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The Families of Carney Place: Chapter One

A new series on how a community is built
By Phil Kloer

Volunteers from Asheville area Lutheran churches come together to raise the first wall on a Habitat house in a new neighborhood called Carney Place. Photo by Phil Kloer.

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The Families of Carney Place


The raising of the first wall of a Habitat for Humanity house happens so fast that if you glance away, you can miss it. One moment about 20 volunteers are lined up, squatting, holding onto the top of the wall, and then they swiftly lift it into place in unison.

While most of them hold it steady, a few workers bustle along the joint between the wall and the floor, nailing it into place. When everyone steps back, what was once just a wooden floor on a cement foundation is now reaching upward, one step closer to being a house.

Welcome to Carney Place
Carney Place is a new subdivision that is being built by the Asheville (North Carolina) Area Habitat for Humanity affiliate on what was once a scraggly, weed-choked field a half-mile from downtown West Asheville.

The name Carney Place was bestowed by a longtime, anonymous Asheville Habitat donor, because it had a personal family meaning.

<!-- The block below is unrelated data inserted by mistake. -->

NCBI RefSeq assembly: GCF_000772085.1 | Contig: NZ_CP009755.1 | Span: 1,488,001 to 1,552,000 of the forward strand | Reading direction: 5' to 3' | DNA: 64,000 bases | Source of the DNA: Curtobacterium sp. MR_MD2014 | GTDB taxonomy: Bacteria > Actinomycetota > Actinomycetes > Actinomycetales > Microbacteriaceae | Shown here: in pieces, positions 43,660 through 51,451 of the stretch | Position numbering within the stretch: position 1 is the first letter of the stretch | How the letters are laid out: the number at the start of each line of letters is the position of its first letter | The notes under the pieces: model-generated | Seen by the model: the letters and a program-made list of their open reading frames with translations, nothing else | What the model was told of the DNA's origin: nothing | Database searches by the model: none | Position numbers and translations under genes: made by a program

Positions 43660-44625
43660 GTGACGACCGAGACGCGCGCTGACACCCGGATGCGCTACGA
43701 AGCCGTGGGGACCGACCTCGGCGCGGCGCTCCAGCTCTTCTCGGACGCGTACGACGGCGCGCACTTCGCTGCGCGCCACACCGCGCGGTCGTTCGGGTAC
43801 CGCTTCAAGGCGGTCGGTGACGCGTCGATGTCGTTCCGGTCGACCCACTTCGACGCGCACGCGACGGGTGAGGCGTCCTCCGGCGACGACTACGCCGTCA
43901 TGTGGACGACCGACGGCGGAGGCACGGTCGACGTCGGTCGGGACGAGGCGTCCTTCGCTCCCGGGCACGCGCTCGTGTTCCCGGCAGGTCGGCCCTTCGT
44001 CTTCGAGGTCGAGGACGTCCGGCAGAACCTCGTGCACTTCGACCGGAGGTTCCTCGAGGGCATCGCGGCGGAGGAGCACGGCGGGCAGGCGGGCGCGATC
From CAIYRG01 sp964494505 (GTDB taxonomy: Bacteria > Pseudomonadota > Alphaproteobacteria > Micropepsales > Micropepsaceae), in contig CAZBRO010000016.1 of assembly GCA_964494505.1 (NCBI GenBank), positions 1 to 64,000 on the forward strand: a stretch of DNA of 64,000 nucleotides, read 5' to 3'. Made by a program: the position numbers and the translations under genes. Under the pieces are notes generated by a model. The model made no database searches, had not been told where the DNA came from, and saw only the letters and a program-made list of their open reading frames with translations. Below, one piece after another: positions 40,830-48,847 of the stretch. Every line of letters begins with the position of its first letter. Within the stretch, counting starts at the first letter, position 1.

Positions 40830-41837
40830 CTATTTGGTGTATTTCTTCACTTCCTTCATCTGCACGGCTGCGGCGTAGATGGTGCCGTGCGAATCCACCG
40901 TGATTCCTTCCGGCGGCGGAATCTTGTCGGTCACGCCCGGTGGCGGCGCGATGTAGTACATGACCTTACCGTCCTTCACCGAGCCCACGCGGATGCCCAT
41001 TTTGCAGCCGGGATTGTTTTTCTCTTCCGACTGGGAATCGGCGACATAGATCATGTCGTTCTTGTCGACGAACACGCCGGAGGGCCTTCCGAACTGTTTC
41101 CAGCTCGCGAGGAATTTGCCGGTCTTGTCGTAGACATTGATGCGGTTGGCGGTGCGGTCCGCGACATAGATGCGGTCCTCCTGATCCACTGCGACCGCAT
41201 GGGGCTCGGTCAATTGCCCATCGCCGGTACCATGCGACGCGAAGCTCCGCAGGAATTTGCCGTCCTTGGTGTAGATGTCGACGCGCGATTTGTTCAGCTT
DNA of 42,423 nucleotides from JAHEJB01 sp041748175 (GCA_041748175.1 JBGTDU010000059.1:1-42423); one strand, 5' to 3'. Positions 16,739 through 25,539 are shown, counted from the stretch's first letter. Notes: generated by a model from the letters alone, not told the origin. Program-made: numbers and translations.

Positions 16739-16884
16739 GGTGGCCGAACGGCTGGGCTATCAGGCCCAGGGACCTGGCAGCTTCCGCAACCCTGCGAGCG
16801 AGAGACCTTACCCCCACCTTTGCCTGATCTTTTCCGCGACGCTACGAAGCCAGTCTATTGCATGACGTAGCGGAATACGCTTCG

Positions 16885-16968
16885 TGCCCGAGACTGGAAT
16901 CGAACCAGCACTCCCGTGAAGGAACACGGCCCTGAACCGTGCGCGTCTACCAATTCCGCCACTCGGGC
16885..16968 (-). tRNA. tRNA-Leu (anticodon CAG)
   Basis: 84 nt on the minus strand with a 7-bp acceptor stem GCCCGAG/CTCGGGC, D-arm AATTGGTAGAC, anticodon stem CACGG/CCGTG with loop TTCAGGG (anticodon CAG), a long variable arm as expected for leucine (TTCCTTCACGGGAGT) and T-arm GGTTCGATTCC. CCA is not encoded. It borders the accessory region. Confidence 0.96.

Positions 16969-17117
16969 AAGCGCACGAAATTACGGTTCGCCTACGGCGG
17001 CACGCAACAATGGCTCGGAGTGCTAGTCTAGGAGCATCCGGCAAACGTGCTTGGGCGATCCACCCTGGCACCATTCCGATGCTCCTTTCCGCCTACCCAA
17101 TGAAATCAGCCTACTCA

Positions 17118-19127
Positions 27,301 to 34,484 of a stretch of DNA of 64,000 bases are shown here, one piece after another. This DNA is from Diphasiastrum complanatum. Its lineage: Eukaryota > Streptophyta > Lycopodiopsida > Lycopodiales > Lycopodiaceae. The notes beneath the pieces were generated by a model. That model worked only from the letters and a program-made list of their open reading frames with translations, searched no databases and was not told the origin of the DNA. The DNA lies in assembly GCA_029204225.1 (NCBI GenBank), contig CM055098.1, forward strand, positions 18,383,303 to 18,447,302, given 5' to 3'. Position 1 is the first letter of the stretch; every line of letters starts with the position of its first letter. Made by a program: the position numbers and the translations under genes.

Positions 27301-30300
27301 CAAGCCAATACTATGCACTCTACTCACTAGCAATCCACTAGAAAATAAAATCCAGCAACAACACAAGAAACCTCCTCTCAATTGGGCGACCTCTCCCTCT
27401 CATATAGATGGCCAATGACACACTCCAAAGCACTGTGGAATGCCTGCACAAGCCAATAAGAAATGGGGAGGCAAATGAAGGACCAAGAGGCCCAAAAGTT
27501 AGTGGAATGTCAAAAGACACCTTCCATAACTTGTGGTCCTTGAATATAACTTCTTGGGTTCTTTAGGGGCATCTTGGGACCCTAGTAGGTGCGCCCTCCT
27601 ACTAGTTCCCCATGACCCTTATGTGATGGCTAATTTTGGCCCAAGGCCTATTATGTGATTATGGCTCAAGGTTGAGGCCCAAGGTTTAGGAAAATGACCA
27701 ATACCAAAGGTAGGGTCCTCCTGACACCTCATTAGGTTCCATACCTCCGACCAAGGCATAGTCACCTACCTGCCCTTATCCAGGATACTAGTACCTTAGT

Begun in February 2011, the ambitious project is scheduled to be completed in December 2012, when 22 two-, three- and four-bedroom houses are finished on a little street named Trellis Court. Nearly all of the homes will be filled with families with children.

“This is our dream”
When the Gherasim family’s first wall was raised recently in Asheville, N.C., Nelea, a stay-at-home mother of five young children, held baby Adela.

Her husband, Ion, a bus driver for the city of Asheville, lifted the wall along with the volunteers. He’s been putting in sweat equity building other families’ houses in Asheville for several months, but said, “I have really been wanting to work on my house, also.”

The seven Gherasims currently live in a double-wide mobile home with three bedrooms. “In the wintertime, it’s very bad there,” Ion said. The master bedroom doesn’t heat properly, so they close it off and live in the rest of the house.

When it rains, their lot is flooded due to poor drainage, and it’s too muddy for the kids to ride their bikes.

“Living in a house like this is our dream,” he said of the family’s new home in progress.

Read further: Chapter One: Meetings